I began exploring intriguing and totally unfamiliar places in spirituality. I headed a paranormal research team for a while, and while exploring the point where spirit meets science, I had a fairly strong awakening of sorts. The analytical scientific approach to things that we can’t explain fascinated me. I had experiences that I could not explain and that only went further to reinforce my spiritual path. I threw myself into my art for a while, all while learning from an amazing spiritual teacher. She has such an inspiring grasp on her path and a heart full of service to the world around her. But, she is only human. After many conversations, it became clear to me that she’s only got enough bandwidth to hold sacred space for those she’s already taken in. And there aren’t many guys in that group. Again, I feel that pestering imbalance.
So, I feel the call. I created the Guardians of Sacred Balance to found a brotherhood of those like minded, and enlightened men who also feel our current state of imbalance in the Universe. Men who understand that women are our equals, and their strength is not a threat to ours. Men who see the truth in science and realize that we are one people upon this planet and that there is no such things as race, unless you are referring to the one human race. Men who see the necessity of the spiritual balance of male and female energies that we all possess. I am humble about my background, but confident in the path ahead of me.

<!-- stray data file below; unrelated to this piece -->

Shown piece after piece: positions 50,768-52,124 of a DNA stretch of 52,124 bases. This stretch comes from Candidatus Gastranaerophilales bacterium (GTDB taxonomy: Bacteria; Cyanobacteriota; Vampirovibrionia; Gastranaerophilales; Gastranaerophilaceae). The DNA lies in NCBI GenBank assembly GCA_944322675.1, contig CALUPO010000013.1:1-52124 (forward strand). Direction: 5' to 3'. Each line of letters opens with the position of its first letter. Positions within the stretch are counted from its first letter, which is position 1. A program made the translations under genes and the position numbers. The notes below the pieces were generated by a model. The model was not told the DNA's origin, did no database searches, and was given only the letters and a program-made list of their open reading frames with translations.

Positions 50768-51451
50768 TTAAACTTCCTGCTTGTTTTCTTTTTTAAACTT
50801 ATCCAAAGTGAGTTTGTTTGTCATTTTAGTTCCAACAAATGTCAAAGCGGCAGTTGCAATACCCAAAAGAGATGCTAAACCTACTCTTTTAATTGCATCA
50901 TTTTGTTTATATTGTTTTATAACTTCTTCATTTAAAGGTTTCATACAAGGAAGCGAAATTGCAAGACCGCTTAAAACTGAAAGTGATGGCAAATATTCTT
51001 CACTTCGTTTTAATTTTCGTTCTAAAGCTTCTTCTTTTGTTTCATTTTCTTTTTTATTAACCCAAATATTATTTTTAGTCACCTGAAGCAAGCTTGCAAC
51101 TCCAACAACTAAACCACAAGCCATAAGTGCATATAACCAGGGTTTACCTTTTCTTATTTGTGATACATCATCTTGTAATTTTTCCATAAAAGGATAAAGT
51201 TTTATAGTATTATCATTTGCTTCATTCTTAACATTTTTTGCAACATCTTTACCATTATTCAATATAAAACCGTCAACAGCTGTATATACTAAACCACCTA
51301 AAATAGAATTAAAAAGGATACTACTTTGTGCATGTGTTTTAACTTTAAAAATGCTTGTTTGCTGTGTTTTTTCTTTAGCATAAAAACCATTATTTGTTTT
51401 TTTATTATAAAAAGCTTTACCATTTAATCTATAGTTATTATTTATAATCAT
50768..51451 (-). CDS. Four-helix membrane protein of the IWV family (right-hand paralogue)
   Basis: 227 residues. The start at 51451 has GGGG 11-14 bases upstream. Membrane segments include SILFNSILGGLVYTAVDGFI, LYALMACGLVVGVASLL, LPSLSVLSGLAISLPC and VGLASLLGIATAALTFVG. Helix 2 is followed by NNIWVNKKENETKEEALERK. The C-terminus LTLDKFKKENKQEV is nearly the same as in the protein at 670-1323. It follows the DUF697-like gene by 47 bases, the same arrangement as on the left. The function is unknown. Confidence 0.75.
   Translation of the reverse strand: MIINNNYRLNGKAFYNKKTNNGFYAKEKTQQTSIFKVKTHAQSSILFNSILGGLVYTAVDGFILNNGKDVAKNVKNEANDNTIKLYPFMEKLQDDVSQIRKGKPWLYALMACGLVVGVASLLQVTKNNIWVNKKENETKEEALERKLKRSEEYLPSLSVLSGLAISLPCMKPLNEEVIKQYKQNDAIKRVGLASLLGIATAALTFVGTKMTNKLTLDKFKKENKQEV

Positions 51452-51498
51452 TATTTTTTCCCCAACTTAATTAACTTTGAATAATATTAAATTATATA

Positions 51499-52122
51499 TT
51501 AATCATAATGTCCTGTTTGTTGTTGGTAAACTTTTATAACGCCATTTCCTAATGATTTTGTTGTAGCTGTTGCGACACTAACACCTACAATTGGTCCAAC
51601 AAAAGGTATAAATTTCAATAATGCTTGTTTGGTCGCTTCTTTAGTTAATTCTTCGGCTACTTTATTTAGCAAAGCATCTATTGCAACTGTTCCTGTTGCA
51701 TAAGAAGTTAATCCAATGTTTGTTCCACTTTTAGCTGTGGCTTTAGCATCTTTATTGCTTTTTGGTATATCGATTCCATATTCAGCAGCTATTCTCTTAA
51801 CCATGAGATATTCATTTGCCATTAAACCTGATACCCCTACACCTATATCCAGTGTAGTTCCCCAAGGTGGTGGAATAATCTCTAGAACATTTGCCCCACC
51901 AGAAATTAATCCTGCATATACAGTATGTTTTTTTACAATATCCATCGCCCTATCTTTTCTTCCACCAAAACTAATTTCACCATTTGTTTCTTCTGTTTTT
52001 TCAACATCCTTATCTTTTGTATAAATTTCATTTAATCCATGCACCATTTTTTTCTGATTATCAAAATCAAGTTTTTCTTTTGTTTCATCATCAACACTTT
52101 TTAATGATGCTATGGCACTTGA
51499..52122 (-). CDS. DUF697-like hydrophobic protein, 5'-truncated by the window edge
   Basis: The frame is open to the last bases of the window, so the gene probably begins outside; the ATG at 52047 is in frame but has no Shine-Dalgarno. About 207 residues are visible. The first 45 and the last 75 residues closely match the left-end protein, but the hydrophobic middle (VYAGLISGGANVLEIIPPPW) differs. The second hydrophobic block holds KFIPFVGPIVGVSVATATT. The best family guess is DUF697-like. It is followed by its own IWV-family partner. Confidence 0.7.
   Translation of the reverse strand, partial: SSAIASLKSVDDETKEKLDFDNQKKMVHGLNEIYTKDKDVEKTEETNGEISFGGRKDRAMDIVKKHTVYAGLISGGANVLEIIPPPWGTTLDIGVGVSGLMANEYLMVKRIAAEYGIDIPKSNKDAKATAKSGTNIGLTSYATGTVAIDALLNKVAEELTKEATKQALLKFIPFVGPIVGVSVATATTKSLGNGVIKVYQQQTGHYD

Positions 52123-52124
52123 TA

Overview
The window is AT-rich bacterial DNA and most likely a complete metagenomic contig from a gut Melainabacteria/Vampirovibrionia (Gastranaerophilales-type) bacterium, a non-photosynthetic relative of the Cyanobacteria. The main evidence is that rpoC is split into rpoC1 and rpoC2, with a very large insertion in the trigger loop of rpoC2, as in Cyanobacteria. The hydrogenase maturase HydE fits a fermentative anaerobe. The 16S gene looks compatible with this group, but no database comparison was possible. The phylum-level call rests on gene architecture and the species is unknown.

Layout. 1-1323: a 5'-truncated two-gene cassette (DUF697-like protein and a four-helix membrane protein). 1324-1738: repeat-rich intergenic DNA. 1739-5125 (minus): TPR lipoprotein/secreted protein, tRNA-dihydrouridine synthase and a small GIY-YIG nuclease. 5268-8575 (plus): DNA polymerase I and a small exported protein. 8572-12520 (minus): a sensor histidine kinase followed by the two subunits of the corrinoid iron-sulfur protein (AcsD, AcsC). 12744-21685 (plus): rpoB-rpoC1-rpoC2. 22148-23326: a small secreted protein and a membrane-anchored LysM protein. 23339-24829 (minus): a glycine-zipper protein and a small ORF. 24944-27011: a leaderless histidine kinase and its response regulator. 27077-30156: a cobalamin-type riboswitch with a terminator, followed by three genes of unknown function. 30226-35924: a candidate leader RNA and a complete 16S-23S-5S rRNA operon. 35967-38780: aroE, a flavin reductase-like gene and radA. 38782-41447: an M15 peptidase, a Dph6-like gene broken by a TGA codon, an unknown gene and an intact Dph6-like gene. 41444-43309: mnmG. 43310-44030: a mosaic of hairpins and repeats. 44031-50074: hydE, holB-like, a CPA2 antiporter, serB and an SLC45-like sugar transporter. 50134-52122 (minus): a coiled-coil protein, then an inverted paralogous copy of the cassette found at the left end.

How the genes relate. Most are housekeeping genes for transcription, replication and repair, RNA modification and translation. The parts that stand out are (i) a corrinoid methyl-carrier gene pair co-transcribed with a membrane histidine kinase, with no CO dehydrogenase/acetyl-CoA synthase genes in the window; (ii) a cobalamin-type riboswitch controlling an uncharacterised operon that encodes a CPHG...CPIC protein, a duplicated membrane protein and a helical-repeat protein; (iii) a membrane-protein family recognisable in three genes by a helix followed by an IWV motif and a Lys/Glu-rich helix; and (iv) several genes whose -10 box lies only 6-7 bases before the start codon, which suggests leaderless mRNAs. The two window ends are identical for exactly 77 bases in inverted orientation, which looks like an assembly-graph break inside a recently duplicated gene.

And now, I find myself here.
Hopefully you’re still with me, and if you are an enlightened dude who’d like to join me on this adventure, please do.